For the first time last November, I decided to invite some friends and family to walk with us in the Dallas/Ft. Worth "Autism Speaks" walk. We were able to raise some money for something of vast personal significance to us, but more importantly, we were astounded beyond words at the loving support of our dear friends and loved ones who took time away from their own busy lives and agendas to come help us BE Avery's voice.

Autism can take on many different faces. For some kids, the disorder is mild, and even hard to distinguish with enough time and therapy. For others, like Avery, the disorder seems to take over. Impacting every moment of our every day.

Avery is very disconnected and almost always completely in her own world. She has trouble with every aspect of development, from large and fine motor skills, to body awareness, to even the most simplistic forms of communication. Climbing stairs, using utensils, walking with coordination, and imitating even the most simple sign are very very challenging for our precious four year old. She (and we) work tirelessly to join in her world and to help her find her way in ours. We won't give up. And we will continue to be her backbone, her hand to hold, and perhaps most importantly, her voice, until she can find her own.

So this year, again, we will walk for her. To support and encourage her on her journey. She didn't ask for this, and she deserves more.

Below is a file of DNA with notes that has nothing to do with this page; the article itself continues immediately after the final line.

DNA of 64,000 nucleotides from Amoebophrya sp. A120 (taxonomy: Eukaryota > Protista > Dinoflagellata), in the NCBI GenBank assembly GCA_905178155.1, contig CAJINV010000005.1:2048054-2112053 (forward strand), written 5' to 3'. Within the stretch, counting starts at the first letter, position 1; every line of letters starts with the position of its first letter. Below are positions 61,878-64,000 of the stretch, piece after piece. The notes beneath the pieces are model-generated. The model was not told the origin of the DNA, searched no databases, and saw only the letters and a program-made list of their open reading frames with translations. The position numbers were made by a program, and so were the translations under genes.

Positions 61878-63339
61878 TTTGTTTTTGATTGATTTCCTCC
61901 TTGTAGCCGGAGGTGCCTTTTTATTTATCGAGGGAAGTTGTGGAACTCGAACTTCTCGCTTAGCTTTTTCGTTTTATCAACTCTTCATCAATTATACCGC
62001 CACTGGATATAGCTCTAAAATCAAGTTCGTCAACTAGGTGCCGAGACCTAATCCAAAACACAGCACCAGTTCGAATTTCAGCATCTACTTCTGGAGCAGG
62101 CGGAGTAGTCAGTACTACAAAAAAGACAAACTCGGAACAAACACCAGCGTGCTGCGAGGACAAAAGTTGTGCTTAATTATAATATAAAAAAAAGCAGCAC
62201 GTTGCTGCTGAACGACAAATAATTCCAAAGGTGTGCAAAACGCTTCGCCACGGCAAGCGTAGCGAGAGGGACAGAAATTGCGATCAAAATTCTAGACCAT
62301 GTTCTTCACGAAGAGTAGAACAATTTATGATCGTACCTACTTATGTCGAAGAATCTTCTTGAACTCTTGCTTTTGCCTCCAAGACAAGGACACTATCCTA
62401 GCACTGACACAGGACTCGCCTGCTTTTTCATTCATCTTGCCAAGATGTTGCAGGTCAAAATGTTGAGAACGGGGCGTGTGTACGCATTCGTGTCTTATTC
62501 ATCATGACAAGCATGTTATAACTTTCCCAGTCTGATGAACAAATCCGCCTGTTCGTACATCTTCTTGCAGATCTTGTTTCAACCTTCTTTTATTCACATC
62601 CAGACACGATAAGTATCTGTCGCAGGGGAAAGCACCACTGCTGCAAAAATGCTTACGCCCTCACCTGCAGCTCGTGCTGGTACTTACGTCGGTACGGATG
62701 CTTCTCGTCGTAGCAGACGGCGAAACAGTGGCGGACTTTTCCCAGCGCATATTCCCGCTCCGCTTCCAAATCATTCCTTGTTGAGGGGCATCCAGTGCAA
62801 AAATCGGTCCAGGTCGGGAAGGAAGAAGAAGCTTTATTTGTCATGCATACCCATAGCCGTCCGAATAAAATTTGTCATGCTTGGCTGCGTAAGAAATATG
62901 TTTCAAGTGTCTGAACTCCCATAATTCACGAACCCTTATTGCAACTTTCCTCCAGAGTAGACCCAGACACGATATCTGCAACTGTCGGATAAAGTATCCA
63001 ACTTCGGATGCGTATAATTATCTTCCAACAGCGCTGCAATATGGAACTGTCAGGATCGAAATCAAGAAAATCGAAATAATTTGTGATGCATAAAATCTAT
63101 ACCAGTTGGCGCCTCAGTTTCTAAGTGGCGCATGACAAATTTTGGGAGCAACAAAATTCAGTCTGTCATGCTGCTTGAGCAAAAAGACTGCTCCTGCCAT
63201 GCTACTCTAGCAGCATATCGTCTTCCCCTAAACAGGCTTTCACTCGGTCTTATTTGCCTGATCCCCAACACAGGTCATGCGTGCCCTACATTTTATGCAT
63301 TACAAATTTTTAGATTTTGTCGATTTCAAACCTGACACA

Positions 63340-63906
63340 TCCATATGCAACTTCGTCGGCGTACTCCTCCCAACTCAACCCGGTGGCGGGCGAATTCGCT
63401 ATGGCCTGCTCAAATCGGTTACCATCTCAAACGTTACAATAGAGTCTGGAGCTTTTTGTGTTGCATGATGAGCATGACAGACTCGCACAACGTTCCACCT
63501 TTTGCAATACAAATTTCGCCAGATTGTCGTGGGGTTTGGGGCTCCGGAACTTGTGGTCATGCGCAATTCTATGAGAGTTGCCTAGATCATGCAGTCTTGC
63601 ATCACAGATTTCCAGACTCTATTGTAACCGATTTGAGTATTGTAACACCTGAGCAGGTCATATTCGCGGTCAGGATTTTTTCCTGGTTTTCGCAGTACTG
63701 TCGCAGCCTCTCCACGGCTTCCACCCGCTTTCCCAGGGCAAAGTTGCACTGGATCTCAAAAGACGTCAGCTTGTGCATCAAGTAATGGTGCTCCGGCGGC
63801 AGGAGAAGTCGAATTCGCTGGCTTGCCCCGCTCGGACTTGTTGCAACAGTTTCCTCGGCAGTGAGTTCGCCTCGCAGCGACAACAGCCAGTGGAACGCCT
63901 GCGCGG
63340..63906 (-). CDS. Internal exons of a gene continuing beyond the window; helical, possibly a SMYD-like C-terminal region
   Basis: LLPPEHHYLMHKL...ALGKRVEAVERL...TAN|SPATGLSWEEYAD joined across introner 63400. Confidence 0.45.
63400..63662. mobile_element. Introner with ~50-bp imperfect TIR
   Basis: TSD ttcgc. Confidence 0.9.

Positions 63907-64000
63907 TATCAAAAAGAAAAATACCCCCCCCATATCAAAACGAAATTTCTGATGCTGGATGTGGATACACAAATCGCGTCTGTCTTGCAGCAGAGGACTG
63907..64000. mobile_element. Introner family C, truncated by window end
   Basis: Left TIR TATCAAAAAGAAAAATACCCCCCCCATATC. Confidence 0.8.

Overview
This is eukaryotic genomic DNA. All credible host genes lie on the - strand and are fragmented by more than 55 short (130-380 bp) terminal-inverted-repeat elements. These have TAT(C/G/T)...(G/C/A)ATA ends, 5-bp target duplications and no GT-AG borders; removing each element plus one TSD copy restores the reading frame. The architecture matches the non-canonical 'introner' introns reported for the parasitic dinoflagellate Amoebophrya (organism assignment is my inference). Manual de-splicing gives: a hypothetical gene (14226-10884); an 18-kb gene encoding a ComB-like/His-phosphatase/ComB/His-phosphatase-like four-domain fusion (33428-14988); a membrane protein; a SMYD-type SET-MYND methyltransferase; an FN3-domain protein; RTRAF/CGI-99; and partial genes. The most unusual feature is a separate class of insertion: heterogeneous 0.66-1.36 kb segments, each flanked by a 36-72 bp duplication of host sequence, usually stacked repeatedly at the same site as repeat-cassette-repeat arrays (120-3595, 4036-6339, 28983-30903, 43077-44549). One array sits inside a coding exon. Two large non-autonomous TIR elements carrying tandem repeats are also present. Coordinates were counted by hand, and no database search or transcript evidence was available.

Avery deserves words of support and encouragement even though she can's speak them. Avery deserves attention even though she often can't seek it out. Avery deserves personal rights and advocacy even if she doesn't know it, and Avery deserves compassion, love and awareness... lessons she teaches us everyday in her own unique and special way.

She deserves more.

When I read words like "every 20 minutes another child is diagnosed with Autism" my heart sinks. I literally feel a lump in my throat and a pulling at my heart. When we heard those words, though we already knew it, we became different people. In that instant.

She deserves more.

As we drive her to school at the crack of dawn, then onward to therapy every afternoon and even on Saturdays...

She deserves more.

As we dispense countless medications, supplements, spend hours in a hyperbaric oxygen treatment chamber, search for diapers large enough to fit her, and time and time again help her remember simple tasks like not throwing her sippy cup and trying to use a fork.

She deserves more.

As we long to connect with her. Wait for her to look us in the eye. Make attempt after attempt after attempt to "play" with her, and one day... maybe one day, hear her words again.

She deserves more.

She deserves to be heard. To be understood. To have the same benefits and rights that healthy kids have. To have fun. To connect with us. To share with us.

So I invite you to check out our team page on the Autism Speaks website. I am going to walk for her. It is so simple, just a short walk, but at least it gives me one more thing I can do for her. To do right by her. It gives you all something too. Even if all you do is look at her team page, and remember how devastating it can be to lose your child into this neurological disorder...it gives you knowledge. So next time you see a little kid having a tantrum, not following directions, not responding, wearing diapers though he seems to old, or not looking or talking to you... you will remember. Remember Avery. She deserves that.

Autism Awareness is why I will walk. Avery deserves it.

Please visit www.walknowforautismspeaks.org/dfw/averysarmy or click here